Code Requirements for Stairwell Doors

If stairwell doors do not allow for reentry and a stairwell becomes impassible, it can jeopardize the lives of those using the stairwell as a means of egress.

Another type of electrified hardware is occasionally used for stairwell reentry – sometimes called a “Hitower Lock” (a brand name). This is a frame-mounted device that controls the locking/unlocking via a lock modification. It’s not an electric strike, but it mounts in the same location so it could be confused with one.

Myth: The stairwell reentry requirements state that stair doors must unlock automatically upon fire alarm.

Fact: There is a slight distinction between codes, but the IBC states that the stair doors must be “capable of being unlocked simultaneously without unlatching upon a signal from the fire command center, if present, or a signal by emergency personnel from a single location inside the main entrance to the building,” while NFPA 101 states that “an automatic release that is actuated with the initiation of the building fire alarm system shall be provided to unlock all stair enclosure doors to allow re-entry.” The same type of hardware – failsafe locks or failsafe exit device trim – is used in either case, but the fire alarm interface will be different. There are additional requirements for two-way communication in the stairwell when stair doors do not allow free access at all times.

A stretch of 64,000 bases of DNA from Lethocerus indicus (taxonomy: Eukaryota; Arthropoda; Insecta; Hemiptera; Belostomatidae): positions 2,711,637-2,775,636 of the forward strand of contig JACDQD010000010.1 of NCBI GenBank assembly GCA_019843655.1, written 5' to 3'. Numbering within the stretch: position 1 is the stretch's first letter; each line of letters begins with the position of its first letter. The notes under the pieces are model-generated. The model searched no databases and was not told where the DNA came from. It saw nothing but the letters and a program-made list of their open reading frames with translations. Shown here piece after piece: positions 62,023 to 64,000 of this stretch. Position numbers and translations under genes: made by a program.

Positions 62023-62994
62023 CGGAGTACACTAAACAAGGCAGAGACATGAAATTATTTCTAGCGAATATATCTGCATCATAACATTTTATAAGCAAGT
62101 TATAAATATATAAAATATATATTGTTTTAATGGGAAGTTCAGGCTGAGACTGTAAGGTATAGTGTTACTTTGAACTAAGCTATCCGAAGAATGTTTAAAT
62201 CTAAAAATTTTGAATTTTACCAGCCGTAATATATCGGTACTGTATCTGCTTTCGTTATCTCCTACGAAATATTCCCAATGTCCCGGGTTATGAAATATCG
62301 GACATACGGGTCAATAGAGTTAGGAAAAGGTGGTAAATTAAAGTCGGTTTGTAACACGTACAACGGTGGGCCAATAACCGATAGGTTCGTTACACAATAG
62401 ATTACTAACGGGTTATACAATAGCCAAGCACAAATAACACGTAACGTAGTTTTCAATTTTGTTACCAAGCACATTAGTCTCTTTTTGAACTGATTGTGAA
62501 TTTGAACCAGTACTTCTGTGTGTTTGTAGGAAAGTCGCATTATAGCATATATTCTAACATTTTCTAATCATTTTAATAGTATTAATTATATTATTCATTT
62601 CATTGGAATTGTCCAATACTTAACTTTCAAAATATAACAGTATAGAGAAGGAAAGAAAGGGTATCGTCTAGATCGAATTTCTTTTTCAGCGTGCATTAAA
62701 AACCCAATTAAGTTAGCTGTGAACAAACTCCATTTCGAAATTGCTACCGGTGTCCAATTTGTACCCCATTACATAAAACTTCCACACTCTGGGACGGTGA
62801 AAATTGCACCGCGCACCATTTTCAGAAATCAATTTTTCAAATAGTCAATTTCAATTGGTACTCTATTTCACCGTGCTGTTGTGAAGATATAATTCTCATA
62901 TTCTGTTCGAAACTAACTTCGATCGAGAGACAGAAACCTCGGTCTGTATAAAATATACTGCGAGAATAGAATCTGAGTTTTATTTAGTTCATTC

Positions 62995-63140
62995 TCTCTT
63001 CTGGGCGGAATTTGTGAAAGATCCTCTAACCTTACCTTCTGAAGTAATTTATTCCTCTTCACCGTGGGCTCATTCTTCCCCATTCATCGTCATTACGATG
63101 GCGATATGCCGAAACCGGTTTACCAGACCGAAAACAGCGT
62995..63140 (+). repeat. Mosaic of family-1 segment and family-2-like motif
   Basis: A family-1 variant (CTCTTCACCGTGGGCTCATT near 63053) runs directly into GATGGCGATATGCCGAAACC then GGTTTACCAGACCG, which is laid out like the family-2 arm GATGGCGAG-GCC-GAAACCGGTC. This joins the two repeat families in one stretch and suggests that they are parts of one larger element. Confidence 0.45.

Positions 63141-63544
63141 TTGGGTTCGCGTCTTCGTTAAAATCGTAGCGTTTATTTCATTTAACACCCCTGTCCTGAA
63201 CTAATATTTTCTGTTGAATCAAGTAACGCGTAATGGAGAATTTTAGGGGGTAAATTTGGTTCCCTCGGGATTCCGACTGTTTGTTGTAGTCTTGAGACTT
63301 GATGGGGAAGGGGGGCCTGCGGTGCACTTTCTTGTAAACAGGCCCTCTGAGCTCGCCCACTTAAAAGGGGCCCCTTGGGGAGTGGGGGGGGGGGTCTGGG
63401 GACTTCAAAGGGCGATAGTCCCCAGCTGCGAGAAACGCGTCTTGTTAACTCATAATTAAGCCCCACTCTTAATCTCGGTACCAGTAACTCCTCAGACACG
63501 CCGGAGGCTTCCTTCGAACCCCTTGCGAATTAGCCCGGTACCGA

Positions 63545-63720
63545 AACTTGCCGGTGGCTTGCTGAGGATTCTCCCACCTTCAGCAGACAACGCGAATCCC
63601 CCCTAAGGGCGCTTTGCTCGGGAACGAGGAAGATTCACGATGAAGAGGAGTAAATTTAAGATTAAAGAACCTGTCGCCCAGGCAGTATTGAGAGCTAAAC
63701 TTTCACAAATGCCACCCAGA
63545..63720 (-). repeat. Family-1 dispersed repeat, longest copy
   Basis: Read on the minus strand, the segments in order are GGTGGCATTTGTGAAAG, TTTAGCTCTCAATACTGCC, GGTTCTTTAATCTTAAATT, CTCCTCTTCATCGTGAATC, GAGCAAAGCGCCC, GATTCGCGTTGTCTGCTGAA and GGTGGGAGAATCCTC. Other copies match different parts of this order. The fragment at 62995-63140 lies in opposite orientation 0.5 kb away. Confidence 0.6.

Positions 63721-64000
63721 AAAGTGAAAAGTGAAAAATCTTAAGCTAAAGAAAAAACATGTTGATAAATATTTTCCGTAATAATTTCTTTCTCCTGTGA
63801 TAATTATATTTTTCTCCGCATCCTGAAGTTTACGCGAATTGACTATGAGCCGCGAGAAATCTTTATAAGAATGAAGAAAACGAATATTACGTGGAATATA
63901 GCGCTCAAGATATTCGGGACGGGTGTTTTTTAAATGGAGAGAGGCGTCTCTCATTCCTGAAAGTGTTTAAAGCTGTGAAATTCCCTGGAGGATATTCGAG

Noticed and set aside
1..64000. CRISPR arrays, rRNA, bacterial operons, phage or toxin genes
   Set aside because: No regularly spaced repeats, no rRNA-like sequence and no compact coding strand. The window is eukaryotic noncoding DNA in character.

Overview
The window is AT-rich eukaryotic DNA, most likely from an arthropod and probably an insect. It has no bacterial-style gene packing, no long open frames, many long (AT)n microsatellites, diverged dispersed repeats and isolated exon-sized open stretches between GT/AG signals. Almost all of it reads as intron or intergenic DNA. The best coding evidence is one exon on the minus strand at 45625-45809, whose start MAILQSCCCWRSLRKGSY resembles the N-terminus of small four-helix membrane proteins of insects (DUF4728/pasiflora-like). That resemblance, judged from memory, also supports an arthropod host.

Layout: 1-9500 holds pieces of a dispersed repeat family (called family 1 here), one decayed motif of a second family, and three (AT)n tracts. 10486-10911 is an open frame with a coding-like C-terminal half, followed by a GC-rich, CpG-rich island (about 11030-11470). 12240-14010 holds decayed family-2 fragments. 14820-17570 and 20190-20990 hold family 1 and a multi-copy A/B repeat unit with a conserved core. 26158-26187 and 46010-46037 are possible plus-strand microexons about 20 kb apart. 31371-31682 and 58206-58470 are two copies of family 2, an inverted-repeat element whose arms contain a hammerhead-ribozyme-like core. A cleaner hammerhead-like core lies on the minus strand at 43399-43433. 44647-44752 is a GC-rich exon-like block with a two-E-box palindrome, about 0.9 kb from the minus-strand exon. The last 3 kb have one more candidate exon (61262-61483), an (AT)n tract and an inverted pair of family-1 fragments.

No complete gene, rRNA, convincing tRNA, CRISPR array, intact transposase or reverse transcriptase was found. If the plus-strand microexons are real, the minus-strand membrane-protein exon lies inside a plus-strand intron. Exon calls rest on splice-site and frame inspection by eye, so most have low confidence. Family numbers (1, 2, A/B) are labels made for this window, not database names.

Myth: Both sides of a stair door can be locked as long as the door unlocks upon fire alarm.

Fact: I can’t count the number of times an architect or end user has asked me to specify hardware for a door that is locked all the time except during a fire alarm. If a door is a required egress door, VERY limited applications would allow the door to be locked in the direction of egress. NFPA 101 lists exceptions for certain existing occupancies, buildings permitted to have a single exit, and certain health care and detention/correctional occupancies. Most stair doors must allow free egress from the non-stair side at all times, and if there is a need to limit egress, options would be delayed egress hardware which delays egress for 15 seconds, or an alarm to discourage use of the door. Delayed egress locks are not allowed in every occupancy type, and there are additional code requirements for doors equipped with delayed egress locks.

Myth: Stair discharge doors opening to the exterior must unlock automatically upon fire alarm to allow firefighter access to the stair.

Fact: The IBC specifically states that “stairway discharge doors shall be openable from the egress side and shall only be locked from the opposite side.” There is no requirement in the IBC or NFPA 101/5000 for the exterior doors to automatically unlock for firefighter access, though it may be required by local jurisdictions. Unlocking these doors automatically upon fire alarm would impact the building’s security, and there are other ways for firefighters to gain access. If remote release of the stair discharge doors is required by a local jurisdiction, I highly recommend that these doors be controlled by a switch at the fire command center, rather than unlocked automatically upon fire alarm.


Lori Greene, AHC/CDC, CCPR, FDAI, is Spec Team Lead - New England, Ingersoll Rand Security Technologies, based in Needham, MA. E-mail her at or visit

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